I believe that we, in the ICT-KM program, are doing a lot of research about social media tools and have vast experience on these topics. Given the CGIAR’s dispersed locations, currently our main method to communicate our knowledge is using our blog, which is great, but many people still prefer hands-on training sessions than reading. In this respect, my take home message is that we should learn from our FAO colleagues and start organizing on-site or online training sessions as well, every now and then, to share our knowledge on social media tools for our colleagues in the CGIAR…

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The 2nd Online Social Media workshop is well on its way, with the first week having gone by. social media logoParticipants had their first tele-con session, organized on Skype and held on the 27th of May in two sessions. Telecon session B saw 14 enthusiastic participants raring to go: Helen Gillman, Margaret McEwan, Helene Ni Choncheanainn, Eugenia Isnardi, Maya Rajasekharan, Alice Thomann, Olive Thiong’o Wahura, Miriam Cherogony, Pamela Kilborn-Miller, Yassir Islam , Idris Jones, Brenda Bucheli and Bonnie McClafferty.

Facilitated by Nancy White, I was lucky enough to co-facilitate. Jonathan Thompson of the World Food Program, was also on hand as mentor. A noted blogger, he has just launched an internal microblog (laconi.ca), probably the first inside a humanitarian aid organization. Here’s the post: http://tinyurl.com/oec2zu

The introductory tele-con was a great way to gauge the comfort levels of participants and also to encourage them to see online social media tools as nothing more that just ways to get better results at work. While the participants’ experiences with social media tools were varied, this in no way hindered conversation flow. Many participants discussed their frustrations in using/ advocating tools like Delicious, Skype, Go-To-Meeting, Webex. Also noted was the need for low-bandwidth options in areas with poor Internet access.

What I found personally interesting was the perception many of us have when advocating a tool/ technology. It may be easy to use, it may make your life easier but if people are not engaged, it might as well be ineffective. To counter this, Nancy suggests the first point of action should be to decide on what it is that you want to do.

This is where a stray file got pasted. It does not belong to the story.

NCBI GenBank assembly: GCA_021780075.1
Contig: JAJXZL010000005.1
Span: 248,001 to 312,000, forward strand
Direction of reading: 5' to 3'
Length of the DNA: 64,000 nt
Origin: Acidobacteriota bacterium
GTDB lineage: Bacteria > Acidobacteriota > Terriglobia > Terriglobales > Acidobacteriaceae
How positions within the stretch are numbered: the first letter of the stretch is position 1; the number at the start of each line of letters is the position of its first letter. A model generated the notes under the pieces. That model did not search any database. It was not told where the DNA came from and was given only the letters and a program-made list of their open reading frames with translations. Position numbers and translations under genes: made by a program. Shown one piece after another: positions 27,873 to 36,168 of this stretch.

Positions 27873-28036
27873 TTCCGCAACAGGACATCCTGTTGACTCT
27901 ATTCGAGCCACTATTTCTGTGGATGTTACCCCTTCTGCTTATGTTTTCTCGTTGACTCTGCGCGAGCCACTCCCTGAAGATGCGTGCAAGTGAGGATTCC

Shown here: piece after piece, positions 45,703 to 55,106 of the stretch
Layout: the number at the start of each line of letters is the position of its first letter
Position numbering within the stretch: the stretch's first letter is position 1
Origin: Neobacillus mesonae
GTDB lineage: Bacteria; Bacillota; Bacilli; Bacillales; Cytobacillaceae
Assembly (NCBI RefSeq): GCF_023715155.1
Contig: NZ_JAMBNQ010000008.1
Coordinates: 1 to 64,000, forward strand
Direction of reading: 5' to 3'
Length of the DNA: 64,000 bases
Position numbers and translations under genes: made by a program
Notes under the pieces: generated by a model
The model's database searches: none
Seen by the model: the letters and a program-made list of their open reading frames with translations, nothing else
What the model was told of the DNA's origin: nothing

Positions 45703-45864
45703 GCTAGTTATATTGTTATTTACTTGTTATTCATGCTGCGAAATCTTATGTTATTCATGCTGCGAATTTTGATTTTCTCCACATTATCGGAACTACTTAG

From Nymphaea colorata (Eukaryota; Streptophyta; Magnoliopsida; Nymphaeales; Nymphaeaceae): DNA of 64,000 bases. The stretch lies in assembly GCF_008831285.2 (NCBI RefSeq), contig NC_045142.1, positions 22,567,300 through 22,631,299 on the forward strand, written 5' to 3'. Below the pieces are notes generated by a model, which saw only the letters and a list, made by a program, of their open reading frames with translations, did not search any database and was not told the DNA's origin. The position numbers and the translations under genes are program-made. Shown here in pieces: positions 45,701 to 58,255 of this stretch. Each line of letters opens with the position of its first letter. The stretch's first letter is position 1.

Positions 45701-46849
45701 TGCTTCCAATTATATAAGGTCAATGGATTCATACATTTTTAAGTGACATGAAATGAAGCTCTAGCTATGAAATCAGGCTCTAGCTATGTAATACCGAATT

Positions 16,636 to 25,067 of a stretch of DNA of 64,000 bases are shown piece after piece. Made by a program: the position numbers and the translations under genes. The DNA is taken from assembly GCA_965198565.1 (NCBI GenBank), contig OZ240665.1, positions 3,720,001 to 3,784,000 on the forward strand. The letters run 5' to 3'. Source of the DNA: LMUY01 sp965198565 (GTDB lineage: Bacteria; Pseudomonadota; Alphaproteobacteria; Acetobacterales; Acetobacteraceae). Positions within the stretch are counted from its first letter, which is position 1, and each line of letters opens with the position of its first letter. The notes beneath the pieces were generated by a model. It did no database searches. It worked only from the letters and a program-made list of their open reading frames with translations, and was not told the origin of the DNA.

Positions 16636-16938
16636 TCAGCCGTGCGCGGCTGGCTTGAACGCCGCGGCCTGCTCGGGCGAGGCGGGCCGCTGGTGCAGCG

Once there is purpose, you can start thinking of tools and practice. Think of what can engage them. Is it going to make a difference in their work?

On how blogging could help us track our success in engaging people, Jon Thompson, our blogging expert gave a few pointers:

  • Statistics provide legitimacy to your blogs, pay attention to them
  • Your title is the life or death of a blog post, a well-titled blog is everything 
  • Write what you believe in
  • Raise visibility of the blog by sending links by microblogging. Using tools together helps improve visibility of tools all around.

The tele-con lasted one hour, but no one noticed. Discussions could have continued. With minor hiccups of dropped calls, which were compensated by chat room texting for those missing out, participants left the virtual ‘room’ feeling energised.

This morning we had our first conference call with 14 social media workshop participants.

Nancy's clock notes from the call

Nancy's clock notes from the call

We went around the clock (see the method described in our KS Toolkit http://www.kstoolkit.org/Teleconference+Clock) to have a chance to introduce us quickly and share the type of social media tools we are already using for personnel or professional purposes. Almost all the tools we will be discussing over the next three weeks have been mentioned: Twitter, Yammer, Blogs, Facebook, Slidesharing etc. Nancy compared this group’s feedback with the initial comments we got when we launched the first knowledge sharing workshop early last year. “It is incredible how much more tools you are using and it is only one year later”, she said.